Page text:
The Deadly Bees

1966

Action / Drama / Horror / Mystery / Thriller

1
Rotten Tomatoes Audience - Spilled 11%
IMDb Rating 3.5 10 1524

Synopsis


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Cast

Frank Finlay as H.W. Manfred
Katy Wild as Doris Hawkins
720p.BLU 1080p.BLU
598.94 MB
1280*714
English
NR
23.976 fps
1hr 24 min
P/S counting...
1.26 GB
1920*1072
English
NR
23.976 fps
1hr 24 min
P/S 0 / 1

Movie Reviews

Reviewed by TexasBeau 7 / 10

Not for the blood thirsty

This is an intellectual version of a killer bee movie. Instead of focusing on bee sting makeup and civilization-ending massive explosions, this film focuses on plot and mystery. Yes, there is a bit of bee sting make up and a couple of small fires, but mystery rules this film. In my opinion, it is the best of all the bee movies.

Reviewed by gavin6942 6 / 10

Some Missteps But Not All Bad

Trouble strikes when an exhausted pop singer, sent on a vacation to a farm, realizes that the farm's owner raises deadly bees.

As far as films featured on "Mystery Science Theater" go, this is one of the better ones. That can be evidenced by the fact it isn't sitting in the "bottom 100" as most of those films are, pushed downward by the fans.

Yes, this movie does have its problems. The flashback scene is pretty lame, for example. And among Amicus films, it is probably among the worst. But I still rather enjoyed it. A better editor might have fixed it, possibly. Sticking closer to Robert Bloch's script would have helped. It is not a great film, but there is still enough potential here that it can be admired in some small way.

Reviewed by Leofwine_draca 4 / 10

Cheap and unsatisfactory killer bee fare

It's generally considered that production company Amicus were capable of making some top-notch anthologies, but when they concentrated on single-story horror yarns the results were often - not always, but more often than not - disappointing. THE DEADLY BEES may be notable as the first of the (thankfully irregular) "killer bee" movies but on all accounts it's a crushing bore. A dry script (from the usually reliable Robert Bloch, at that), insanely boring direction from Freddie Francis (this coming from a fan of his usually despised film LEGEND OF THE WEREWOLF) and a total lack of action and thrills on all accounts drag this one down from the start and only people with really high tolerance levels or an affection for British cinema from the period will find this watchable.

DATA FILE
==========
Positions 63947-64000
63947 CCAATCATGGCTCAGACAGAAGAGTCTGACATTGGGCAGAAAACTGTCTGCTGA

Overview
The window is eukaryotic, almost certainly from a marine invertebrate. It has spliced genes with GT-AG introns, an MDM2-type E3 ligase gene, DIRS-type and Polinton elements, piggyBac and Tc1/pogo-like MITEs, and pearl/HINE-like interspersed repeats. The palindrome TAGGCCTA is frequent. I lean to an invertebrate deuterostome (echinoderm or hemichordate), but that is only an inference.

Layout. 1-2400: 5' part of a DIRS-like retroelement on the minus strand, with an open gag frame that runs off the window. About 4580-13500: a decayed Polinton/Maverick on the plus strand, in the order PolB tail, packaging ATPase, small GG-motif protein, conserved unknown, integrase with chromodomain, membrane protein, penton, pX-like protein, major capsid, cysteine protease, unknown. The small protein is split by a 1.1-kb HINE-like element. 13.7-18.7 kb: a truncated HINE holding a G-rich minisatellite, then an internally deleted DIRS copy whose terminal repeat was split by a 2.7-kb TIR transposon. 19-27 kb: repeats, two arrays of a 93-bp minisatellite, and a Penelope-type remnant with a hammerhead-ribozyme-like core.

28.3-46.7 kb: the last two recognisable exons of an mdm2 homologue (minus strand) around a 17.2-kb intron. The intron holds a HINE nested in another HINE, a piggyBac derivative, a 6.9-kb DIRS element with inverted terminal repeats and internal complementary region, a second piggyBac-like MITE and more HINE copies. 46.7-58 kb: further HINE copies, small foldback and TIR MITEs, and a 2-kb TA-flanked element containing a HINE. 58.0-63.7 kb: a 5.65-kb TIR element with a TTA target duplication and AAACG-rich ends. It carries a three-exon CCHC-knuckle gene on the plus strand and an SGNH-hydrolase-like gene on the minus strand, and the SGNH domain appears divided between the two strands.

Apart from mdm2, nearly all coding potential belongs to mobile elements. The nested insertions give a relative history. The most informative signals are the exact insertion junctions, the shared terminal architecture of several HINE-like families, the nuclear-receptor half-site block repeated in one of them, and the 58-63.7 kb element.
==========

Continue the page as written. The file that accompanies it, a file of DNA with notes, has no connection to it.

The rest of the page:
The cast of characters is an unappealing one and none of the actors or actresses come away looking good in their roles. The identity of the bee-murderer is insanely obvious right from their very introduction and only a very young child would have trouble spotting which of the two bee-keepers is the secret killer. Come on Bloch, Marriott, et al: surely you can do better than this child's play!? The bee-attack sequences are lacking in technical skill, poorly-superimposed over the action and so detracting from any realism the film strives to create. The music is over the top and works against the film and the only good thing you can say is that the shots are composed well and the cinematography is solid.

Suzanna Leigh is quite a respected actress from the period but you wouldn't guess it from this turn, which is undoubtedly her worst performance ever. Looking constipated when she strives to look scared and reduced to running around in her underwear at other times, she's totally lacking in believability and is more often than not laughable - a far cry from the fragile beauty she played in LUST FOR A VAMPIRE. Guy Doleman is a wooden jerk and Frank Finlay hams it up so much you'd think he previously worked as a butcher. While it's nice to see some familiar horror faces lower down in the cast - Michael Ripper, typecast again as BOTH a barman and a policeman and former Frankenstein's Monster Michael Gwynn as a doctor, they're uniformly wasted. No wonder this lacklustre film is so often forgotten when in discussion of British horror.

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